Geez, Louise! It certainly has been a while, hasn’t it, friends? You thought you had gotten rid of me once and for didn’t you? Well, too bad! Like a rash you get after spending an evening with a lady of night, I am extremely hard to get rid of. And just to add a little bit more sting to my tremendous return, I have decided to talk to you all about a series everyone can agree is the best series in all of video games. Indeed, it is about darn time I educate you all on the virtues of the one and only Dynasty Warriors.
Dynasty Warriors boasts some of the most profound storytelling in all of video games. If you can pull yourself up from your riotous laughter after hearing that statement, I can then assure you I am completely serious. While the Dynasty Warriors games have always been loved (and hated) for their simple, slash ‘em up style of gameplay, the series most overlooked strength is the way in which it retells the history of ancient China. Many have wondered if video games will be able to ever make a powerful statement on the nature of war in the same vain as books such as “War and Peace” or films such as “Apocalypse Now” or “Letters from Iwo Jima.” I say it already has with the Dynasty Warriors games.
It is, perhaps, on the nose to compare Dynasty Warriors to great works of art considering it is already loosely based on one of the most influential novels ever written. Romance of the Three Kingdoms, a medieval Chinese novel which itself romanticizes ancient Chinese history into a dramatic narrative, is widely regarded as one of the most seminal novels in human history and serves as the inspiration for the Warriors games. Detailing the political intrigue and personal relationships born out of one of the most tumultuous eras in Chinese history, the novel could be considered to be the predecessor for books like War and Peace, Les Miserables, or even the Game of Thrones series. Add some anime style haircuts, historically inaccurate weapons, and a few John Woo-esque fight scenes and you basically have the formula for a Dynasty Warriors game.
The single element Dynasty Warriors does better than its source material, however, is the way it presents its legendary tale. Just as in Romance of the Three Kingdoms, there are three distinct kingdoms to side with in a DW game: Wei, Shu, and Wu. Earlier games had players choosing individual characters within these three factions, but later games fleshed out the storytelling even further by giving each faction its own epic story mode. Regardless of how the player experiences the proceedings, the effect remains the same, and the story just as engaging. For you see, by not being forced into a side at the beginning of the game, the player is allowed to make up their mind as to who is truly right in the conflict.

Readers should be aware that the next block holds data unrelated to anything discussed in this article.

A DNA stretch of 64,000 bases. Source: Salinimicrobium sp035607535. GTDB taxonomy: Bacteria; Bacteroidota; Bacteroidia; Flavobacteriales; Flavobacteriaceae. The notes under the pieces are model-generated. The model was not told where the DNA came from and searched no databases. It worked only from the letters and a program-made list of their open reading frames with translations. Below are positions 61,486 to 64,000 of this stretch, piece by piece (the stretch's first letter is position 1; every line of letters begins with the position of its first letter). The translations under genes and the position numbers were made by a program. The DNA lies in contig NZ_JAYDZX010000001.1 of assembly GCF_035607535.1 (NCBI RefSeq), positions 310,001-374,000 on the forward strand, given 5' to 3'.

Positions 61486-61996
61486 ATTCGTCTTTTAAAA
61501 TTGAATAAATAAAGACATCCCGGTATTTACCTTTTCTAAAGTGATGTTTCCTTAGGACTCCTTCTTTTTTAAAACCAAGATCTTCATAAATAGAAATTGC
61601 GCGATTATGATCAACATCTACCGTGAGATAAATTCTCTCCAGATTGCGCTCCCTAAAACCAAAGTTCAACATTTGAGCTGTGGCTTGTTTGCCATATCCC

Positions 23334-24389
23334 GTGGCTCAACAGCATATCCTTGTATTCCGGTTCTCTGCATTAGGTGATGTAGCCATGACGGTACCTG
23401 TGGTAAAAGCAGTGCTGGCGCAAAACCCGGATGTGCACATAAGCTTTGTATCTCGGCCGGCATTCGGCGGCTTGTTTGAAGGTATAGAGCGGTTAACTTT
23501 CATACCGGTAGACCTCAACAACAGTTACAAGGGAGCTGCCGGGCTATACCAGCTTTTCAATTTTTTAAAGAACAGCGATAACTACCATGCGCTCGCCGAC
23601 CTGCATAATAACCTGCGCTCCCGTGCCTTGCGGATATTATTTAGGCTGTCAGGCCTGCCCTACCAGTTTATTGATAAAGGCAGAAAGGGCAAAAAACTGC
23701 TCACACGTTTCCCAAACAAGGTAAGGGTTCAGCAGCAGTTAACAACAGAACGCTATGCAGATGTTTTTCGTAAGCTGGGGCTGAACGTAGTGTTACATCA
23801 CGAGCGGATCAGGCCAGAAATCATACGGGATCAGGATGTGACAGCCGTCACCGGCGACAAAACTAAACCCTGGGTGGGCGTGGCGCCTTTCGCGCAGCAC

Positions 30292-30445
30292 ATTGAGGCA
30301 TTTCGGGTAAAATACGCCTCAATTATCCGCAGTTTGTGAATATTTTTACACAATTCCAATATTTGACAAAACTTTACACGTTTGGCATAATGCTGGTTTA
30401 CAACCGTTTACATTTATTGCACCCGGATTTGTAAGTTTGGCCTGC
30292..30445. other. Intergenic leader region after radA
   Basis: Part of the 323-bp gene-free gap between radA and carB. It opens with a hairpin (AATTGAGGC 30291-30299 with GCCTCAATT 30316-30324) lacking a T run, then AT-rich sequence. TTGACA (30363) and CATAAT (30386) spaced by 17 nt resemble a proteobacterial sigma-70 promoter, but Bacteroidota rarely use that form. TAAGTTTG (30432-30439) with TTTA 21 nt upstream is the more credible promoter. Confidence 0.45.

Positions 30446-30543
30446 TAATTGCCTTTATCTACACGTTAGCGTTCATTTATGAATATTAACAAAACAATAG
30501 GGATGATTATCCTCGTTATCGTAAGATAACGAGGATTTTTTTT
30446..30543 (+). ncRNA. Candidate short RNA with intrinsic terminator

While other games have allowed the player to experience conflict from multiple perspectives, Dynasty Warriors avoids the pitfall of making one side feel more evil than the other. Liu Bei, the Emperor of Shu, is basically the Chinese version of Superman and Cao Cao is pretty much the biggest militant douche on the planet, but somehow the game is able to make the player care about both of them regardless of the order in which they are played. If you choose to play the Wei faction first (as I did) you may find yourself getting swept up in Cao Cao’s charismatic ambition in much the same way as his followers. This makes it all the more jarring when you go on to play the side of Shu (the more classically “good” characters,) where Cao Cao is depicted as nothing short of a ruthless tyrant. Sure, the characters you are playing are basically two-dimensional cut-outs of their historical counterparts, but underneath all of the bishonen young men and wire-fu is a deeply affecting depiction of the moral subjectivity of war.
Just like any good war novel, Dynasty Warriors may enlighten you in the way war is seen by its participants when looked at from outside. As mentioned above, the Shu Kingdom spend most of their own story trying to remain pure and virtuous, but as a result, accomplish little in the way of bringing peace to land for fear of betraying their ideals. Likewise, the ruthless methods of Wei (involving everything from slaughtering peasants to constant backstabbing of allies) may seem evil, but the chaotic period in which the games are set will make you sympathize little for the timidity of the so-called “heroes.” Yes, Dynasty Warriors, of all things, may make you question your own philosophy on war and morality. Not bad for a game where you mash the “X” button a thousand time to win.
For too long, the Warriors games have been underappreciated for their nuanced story telling and compelling exploration of the nature of war. Even die-hard fans of the series are guilty of ignoring the series contributions to the way stories are told in gaming, which is a real shame. If one can look past the inherent ridiculousness of the game’s aesthetics and voice acting, one will see much more working in the framework than the games simplistic gameplay may suggest. If you haven’t tried one of these games due to its gameplay, I invite you to give them another try with the stipulation being you try to look a tad bit deeper. You may be shocked by what you feel when you are done.